Dinner with Friends

Untethered to tradition, eating Chinese food on Christmas Day with fellow travelers on the grief journey proved far more life-changing than leaving with a to-go box.

Pam Strickland

1/8/20242 min read

It was Christmas. All of us were single. The loss of our spouses had left us untethered to familiar traditions. Celebrating together seemed like the next step in our journey to wholeness after loss.

Simple is what we craved. No five-star restaurant or fancy table settings. No usual Christmas fare of turkey and dressing. New and different was what we desired. So, we sat ourselves down at the back corner booth of a Chinese restaurant.

We talked, laughed, and ordered our favorite dishes. We shared the space with families, couples and friends. Someone sang Christmas carols. There was nothing about this gathering to suggest it was more than friends sharing a meal together. How was I to guess the impact it held for me? My grief changed as I sat at the table. Did others perceive it? Don't think so. Was it Divine? Can't say.

Maybe it was just my hungry heart reaching out to other hungry hearts for something to sustain me. A realization that maybe this is why my heart kept on beating when sadness overtook me, this intimate moment of rejoicing in the midst of mourning. I left the restaurant that evening with more than a to-go box.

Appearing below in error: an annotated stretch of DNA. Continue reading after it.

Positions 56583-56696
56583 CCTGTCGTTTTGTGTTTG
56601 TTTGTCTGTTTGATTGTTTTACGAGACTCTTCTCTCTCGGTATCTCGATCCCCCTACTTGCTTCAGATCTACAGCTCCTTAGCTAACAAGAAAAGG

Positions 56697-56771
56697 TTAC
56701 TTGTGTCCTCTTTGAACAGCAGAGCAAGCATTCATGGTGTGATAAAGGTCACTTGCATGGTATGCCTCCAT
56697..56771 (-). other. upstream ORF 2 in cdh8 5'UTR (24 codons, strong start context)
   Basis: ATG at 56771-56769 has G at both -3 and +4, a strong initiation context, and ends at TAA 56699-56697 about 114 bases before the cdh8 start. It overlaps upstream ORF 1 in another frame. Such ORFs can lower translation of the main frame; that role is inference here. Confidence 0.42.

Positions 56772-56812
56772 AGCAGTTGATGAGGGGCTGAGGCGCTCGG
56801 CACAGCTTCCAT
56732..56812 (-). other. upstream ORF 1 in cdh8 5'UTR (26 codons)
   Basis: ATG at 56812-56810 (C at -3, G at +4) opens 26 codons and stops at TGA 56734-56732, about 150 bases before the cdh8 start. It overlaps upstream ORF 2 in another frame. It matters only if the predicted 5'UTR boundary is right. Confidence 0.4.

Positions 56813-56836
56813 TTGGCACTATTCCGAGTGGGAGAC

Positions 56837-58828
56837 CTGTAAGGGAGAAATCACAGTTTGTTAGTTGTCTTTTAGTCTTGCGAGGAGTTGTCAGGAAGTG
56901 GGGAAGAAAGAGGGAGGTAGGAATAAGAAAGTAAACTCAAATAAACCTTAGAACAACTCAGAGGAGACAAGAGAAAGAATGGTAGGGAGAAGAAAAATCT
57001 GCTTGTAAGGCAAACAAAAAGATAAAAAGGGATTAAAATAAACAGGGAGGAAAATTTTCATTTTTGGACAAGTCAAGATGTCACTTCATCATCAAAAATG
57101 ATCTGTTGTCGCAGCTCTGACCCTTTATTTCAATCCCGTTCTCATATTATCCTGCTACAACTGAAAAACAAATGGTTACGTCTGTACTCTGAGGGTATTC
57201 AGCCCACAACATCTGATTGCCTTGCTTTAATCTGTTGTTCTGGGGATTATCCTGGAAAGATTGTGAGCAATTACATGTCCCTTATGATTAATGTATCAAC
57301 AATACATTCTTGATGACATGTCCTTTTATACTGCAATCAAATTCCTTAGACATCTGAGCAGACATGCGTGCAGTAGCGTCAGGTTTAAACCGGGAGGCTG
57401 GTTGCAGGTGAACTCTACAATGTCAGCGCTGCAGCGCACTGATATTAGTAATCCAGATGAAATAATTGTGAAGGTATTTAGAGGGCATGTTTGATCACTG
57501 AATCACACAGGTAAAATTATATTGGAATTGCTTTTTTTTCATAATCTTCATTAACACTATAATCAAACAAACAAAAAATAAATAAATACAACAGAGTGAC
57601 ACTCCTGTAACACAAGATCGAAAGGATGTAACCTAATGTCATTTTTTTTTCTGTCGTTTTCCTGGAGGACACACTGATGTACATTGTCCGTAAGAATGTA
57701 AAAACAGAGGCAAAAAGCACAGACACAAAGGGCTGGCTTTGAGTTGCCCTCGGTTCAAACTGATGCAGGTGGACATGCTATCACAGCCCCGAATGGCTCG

I walked out grateful that you really can choose your family - it is more than blood. The ties that bind are not weakened by the including of others. Grief has somehow enlarged my heart and the need to fill the empty space is pressing and insistent.

I left knowing that I can carry grief and joy at the same time - all mixed up together. They will both share space in my heart, each taking its turn to be expressed but neither being overpowered by the other.

I departed humbled by the wonder of the life I have been given. The longing for the life I dreamed of is quieted. This is me now? This is the life I live!

But more than these - I walked away overwhelmed by the awareness that not once during our dinner did my thoughts drift to how much better it could have been if THAT person had been there. In that moment, I realized these people are enough.

They are enough to fill the void death has left behind.

They are enough to show me a new kind of togetherness - one that honors past relationships but brings an intimacy that is built on a shared life-shattering event.

Giving myself permission to find contentment and peace in this fellowship of friends has put me on a new path forward - a grief less fearful and full of hope. That next step forward will come easier.

It all started when I stepped out of my comfort zone, broke with tradition, and found family and togetherness in a Chinese restaurant on Christmas Day. -Pammy